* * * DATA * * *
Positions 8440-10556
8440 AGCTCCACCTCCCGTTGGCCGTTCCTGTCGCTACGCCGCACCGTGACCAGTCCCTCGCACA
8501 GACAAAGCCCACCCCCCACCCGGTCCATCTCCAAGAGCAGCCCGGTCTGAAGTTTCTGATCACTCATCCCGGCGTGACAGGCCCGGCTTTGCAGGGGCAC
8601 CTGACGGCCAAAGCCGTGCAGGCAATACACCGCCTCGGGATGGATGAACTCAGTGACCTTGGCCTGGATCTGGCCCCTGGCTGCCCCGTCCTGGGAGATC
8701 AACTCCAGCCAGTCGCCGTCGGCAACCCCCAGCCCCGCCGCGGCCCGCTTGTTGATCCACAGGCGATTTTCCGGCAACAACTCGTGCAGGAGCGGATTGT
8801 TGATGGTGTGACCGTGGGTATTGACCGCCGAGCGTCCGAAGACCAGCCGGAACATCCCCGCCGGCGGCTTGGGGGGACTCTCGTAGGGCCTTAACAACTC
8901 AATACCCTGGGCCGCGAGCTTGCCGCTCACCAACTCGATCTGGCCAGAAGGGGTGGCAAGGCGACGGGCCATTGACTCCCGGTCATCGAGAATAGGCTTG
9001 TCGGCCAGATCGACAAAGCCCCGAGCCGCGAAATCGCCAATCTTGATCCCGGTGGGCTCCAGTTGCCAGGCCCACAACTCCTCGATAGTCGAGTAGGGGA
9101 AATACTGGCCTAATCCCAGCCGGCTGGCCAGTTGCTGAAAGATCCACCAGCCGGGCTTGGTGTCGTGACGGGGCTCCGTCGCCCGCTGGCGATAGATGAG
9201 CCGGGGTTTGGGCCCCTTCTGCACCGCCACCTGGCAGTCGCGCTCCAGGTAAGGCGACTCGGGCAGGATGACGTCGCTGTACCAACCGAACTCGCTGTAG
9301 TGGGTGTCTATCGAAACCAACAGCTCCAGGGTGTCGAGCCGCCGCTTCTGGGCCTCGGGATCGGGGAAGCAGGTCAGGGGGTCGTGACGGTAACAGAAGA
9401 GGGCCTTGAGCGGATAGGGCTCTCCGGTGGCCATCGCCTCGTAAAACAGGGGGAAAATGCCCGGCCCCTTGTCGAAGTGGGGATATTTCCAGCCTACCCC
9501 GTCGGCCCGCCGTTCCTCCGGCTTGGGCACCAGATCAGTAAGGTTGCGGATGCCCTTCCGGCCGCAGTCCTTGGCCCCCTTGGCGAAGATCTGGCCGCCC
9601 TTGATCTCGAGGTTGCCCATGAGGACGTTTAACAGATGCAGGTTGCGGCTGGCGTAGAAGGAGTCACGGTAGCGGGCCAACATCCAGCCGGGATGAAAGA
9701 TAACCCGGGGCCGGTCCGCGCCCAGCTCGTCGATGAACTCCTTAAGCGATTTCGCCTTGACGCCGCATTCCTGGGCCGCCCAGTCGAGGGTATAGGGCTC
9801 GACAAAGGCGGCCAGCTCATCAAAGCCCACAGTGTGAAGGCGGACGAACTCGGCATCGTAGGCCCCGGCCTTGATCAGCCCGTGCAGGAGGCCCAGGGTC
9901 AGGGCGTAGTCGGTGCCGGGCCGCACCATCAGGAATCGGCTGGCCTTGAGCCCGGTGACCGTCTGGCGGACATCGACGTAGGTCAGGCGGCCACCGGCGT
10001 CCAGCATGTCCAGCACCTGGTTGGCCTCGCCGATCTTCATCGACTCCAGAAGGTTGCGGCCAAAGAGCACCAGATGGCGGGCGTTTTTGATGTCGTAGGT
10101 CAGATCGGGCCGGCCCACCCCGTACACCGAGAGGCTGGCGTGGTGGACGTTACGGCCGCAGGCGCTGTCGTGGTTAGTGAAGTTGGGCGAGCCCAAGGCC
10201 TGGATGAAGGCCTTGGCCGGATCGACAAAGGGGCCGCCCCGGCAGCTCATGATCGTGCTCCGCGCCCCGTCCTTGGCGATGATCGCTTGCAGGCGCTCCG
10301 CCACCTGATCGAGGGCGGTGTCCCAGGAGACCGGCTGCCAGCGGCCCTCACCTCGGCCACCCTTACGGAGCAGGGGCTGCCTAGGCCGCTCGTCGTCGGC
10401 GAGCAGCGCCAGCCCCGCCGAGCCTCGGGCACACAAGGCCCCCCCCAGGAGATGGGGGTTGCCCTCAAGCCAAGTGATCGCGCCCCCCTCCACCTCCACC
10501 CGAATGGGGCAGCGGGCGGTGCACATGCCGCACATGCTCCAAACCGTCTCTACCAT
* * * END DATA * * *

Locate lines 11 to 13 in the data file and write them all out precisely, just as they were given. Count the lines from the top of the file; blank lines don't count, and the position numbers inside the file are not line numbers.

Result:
9301 TGGGTGTCTATCGAAACCAACAGCTCCAGGGTGTCGAGCCGCCGCTTCTGGGCCTCGGGATCGGGGAAGCAGGTCAGGGGGTCGTGACGGTAACAGAAGA
9401 GGGCCTTGAGCGGATAGGGCTCTCCGGTGGCCATCGCCTCGTAAAACAGGGGGAAAATGCCCGGCCCCTTGTCGAAGTGGGGATATTTCCAGCCTACCCC
9501 GTCGGCCCGCCGTTCCTCCGGCTTGGGCACCAGATCAGTAAGGTTGCGGATGCCCTTCCGGCCGCAGTCCTTGGCCCCCTTGGCGAAGATCTGGCCGCCC